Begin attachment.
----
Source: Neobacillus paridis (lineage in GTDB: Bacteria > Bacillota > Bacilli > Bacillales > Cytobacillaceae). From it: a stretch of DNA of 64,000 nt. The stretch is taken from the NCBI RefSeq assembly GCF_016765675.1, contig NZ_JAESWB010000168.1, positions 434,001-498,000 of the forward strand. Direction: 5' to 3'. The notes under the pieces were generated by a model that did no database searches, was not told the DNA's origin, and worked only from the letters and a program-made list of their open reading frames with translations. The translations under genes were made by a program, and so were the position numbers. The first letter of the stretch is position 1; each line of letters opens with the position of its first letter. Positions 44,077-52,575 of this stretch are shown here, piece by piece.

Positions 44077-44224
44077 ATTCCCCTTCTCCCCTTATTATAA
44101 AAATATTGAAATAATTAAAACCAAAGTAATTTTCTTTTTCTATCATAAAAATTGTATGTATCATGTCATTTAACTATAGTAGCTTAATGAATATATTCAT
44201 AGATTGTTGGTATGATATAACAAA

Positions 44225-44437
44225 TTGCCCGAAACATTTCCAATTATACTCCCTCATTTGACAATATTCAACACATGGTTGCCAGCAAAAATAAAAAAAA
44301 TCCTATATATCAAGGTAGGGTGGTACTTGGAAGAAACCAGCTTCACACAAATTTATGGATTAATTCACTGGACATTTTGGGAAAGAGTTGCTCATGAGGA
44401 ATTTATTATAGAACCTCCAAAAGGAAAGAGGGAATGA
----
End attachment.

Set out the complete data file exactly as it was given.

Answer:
Source: Neobacillus paridis (lineage in GTDB: Bacteria > Bacillota > Bacilli > Bacillales > Cytobacillaceae). From it: a stretch of DNA of 64,000 nt. The stretch is taken from the NCBI RefSeq assembly GCF_016765675.1, contig NZ_JAESWB010000168.1, positions 434,001-498,000 of the forward strand. Direction: 5' to 3'. The notes under the pieces were generated by a model that did no database searches, was not told the DNA's origin, and worked only from the letters and a program-made list of their open reading frames with translations. The translations under genes were made by a program, and so were the position numbers. The first letter of the stretch is position 1; each line of letters opens with the position of its first letter. Positions 44,077-52,575 of this stretch are shown here, piece by piece.

Positions 44077-44224
44077 ATTCCCCTTCTCCCCTTATTATAA
44101 AAATATTGAAATAATTAAAACCAAAGTAATTTTCTTTTTCTATCATAAAAATTGTATGTATCATGTCATTTAACTATAGTAGCTTAATGAATATATTCAT
44201 AGATTGTTGGTATGATATAACAAA

Positions 44225-44437
44225 TTGCCCGAAACATTTCCAATTATACTCCCTCATTTGACAATATTCAACACATGGTTGCCAGCAAAAATAAAAAAAA
44301 TCCTATATATCAAGGTAGGGTGGTACTTGGAAGAAACCAGCTTCACACAAATTTATGGATTAATTCACTGGACATTTTGGGAAAGAGTTGCTCATGAGGA
44401 ATTTATTATAGAACCTCCAAAAGGAAAGAGGGAATGA